Mobile solar cells
Gary Marshall goes panning in the river of rumour for nuggets of knowledge
Whether it’s a Watch, an iPhone or a MacBook, your Apple kit has an Achilles heel: the battery. It’s most pronounced on the Apple Watch, which can’t have a big battery for fear of giving wearers a bad case of Gorilla Arm, but every mobile device has to deal with the issue of power versus portability, and the issue becomes more important the smaller our devices become. Fancy an Internet of Things That Need To Be Recharged All The Time? Nor do we.
The good news is that Apple is working on it. It’s been amassing more than a dozen patents relating to solar power, and some of them are really interesting. Take the 2014 patent filing 20150199062, which shows a trackpad whose bezel contains solar cells, or the same year’s patent 8730179, which describes “Integrated touch sensor and solar panel stack-up configurations that may be used on portable devices”. Those devices include not just the glass-covered displays we’re used to, but flexible plastic displays too. The solar cells could be integrated into a device’s casing, or located behind its screen, or in the trackpad, or in the body of the Magic Mouse.
Solar power is nothing new, of course, but it’s famously inefficient: you need fairly large panels to generate useful amounts of power, which is why it isn’t in your iPhone just yet. But it’s coming: in late 2014 it emerged that Kyocera was testing Sunpartner Technologies’ Wysips solar displays, which add a photovoltaic layer to smartphone touchscreens. It’s one of several competing designs that enables touchscreens to generate electricity as well as consume it.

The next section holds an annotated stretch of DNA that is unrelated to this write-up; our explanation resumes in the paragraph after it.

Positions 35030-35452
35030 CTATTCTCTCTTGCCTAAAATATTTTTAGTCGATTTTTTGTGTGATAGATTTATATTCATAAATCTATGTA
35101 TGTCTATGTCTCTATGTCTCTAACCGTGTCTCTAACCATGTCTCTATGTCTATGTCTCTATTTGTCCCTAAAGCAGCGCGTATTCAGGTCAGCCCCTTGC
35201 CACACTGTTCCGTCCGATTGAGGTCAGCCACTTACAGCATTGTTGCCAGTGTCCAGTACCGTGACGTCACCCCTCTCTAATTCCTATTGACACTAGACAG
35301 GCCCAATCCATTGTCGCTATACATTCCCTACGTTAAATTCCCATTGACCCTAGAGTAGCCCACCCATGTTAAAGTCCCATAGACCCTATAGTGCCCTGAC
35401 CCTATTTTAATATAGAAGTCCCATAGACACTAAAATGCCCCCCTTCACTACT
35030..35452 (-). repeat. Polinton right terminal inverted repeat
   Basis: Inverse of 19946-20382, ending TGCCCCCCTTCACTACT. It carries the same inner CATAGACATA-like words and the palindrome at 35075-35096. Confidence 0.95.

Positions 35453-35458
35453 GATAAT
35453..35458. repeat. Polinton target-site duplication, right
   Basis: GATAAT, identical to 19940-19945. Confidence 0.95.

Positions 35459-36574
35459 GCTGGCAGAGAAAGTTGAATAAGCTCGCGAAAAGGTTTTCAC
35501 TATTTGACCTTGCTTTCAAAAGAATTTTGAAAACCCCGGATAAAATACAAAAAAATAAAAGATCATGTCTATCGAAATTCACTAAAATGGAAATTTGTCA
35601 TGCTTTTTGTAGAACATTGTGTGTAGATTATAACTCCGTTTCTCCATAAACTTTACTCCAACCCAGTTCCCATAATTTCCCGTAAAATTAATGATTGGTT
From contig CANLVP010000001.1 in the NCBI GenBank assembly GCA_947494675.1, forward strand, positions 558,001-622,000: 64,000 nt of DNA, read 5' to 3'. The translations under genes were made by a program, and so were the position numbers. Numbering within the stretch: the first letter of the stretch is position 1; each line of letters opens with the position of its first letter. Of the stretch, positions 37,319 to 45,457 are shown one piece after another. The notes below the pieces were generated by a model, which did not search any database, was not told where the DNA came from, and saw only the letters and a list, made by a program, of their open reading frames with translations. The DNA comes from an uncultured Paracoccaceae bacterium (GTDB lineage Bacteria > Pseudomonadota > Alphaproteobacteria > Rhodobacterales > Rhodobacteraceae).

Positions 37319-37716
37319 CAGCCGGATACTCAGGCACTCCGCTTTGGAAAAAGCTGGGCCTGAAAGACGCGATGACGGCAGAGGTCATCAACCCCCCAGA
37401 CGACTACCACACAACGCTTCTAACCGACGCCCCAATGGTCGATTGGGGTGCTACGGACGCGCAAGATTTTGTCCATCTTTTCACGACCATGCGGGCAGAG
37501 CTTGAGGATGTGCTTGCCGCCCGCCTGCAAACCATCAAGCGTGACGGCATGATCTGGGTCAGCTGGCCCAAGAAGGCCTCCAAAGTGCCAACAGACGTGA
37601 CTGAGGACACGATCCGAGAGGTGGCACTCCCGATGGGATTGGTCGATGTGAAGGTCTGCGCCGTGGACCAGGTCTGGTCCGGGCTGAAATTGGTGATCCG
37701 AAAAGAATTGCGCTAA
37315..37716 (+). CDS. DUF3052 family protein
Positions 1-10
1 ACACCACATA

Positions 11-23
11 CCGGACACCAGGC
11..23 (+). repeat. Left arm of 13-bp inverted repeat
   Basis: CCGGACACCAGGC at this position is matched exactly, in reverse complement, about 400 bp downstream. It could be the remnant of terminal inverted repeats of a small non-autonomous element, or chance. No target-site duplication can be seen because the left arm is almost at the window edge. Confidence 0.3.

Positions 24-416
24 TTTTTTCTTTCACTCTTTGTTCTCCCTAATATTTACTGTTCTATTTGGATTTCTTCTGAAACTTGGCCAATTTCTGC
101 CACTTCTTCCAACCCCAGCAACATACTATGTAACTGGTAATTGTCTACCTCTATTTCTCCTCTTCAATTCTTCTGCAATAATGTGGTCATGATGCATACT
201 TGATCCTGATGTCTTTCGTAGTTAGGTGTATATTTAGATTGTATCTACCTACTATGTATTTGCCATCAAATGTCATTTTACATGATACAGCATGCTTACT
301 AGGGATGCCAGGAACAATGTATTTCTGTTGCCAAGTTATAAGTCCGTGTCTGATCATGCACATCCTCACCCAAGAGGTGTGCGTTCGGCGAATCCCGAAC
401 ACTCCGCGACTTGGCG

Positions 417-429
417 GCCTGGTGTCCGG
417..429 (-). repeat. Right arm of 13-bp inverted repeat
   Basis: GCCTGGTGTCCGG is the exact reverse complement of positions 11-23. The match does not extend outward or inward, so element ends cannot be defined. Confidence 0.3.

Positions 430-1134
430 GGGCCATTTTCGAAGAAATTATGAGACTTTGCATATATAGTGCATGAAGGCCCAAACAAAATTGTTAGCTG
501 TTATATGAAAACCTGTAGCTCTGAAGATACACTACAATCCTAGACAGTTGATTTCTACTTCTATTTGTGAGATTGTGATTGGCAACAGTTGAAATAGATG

The technology doesn’t currently generate enough power to drive an iPhone at full tilt, but it does promise “infinite standby” and the ability to use important features such as emergency calls or Apple Pay when the phone’s battery is depleted. More efficient solar cells and processors should build on that foundation. Production is still a few years away, however, with the most optimistic estimates suggesting 2016 to 2018. It’ll probably be even longer before such technology appears in any iOS device: for example, while many Android firms have embraced wireless charging, the iPhone is sorely lacking, only capable of it through a thirdparty wireless charging case such as the AirCharge
Apple’s solar cell patents don’t just include the glass-covered displays we’re used to. They include flexible plastic displays too.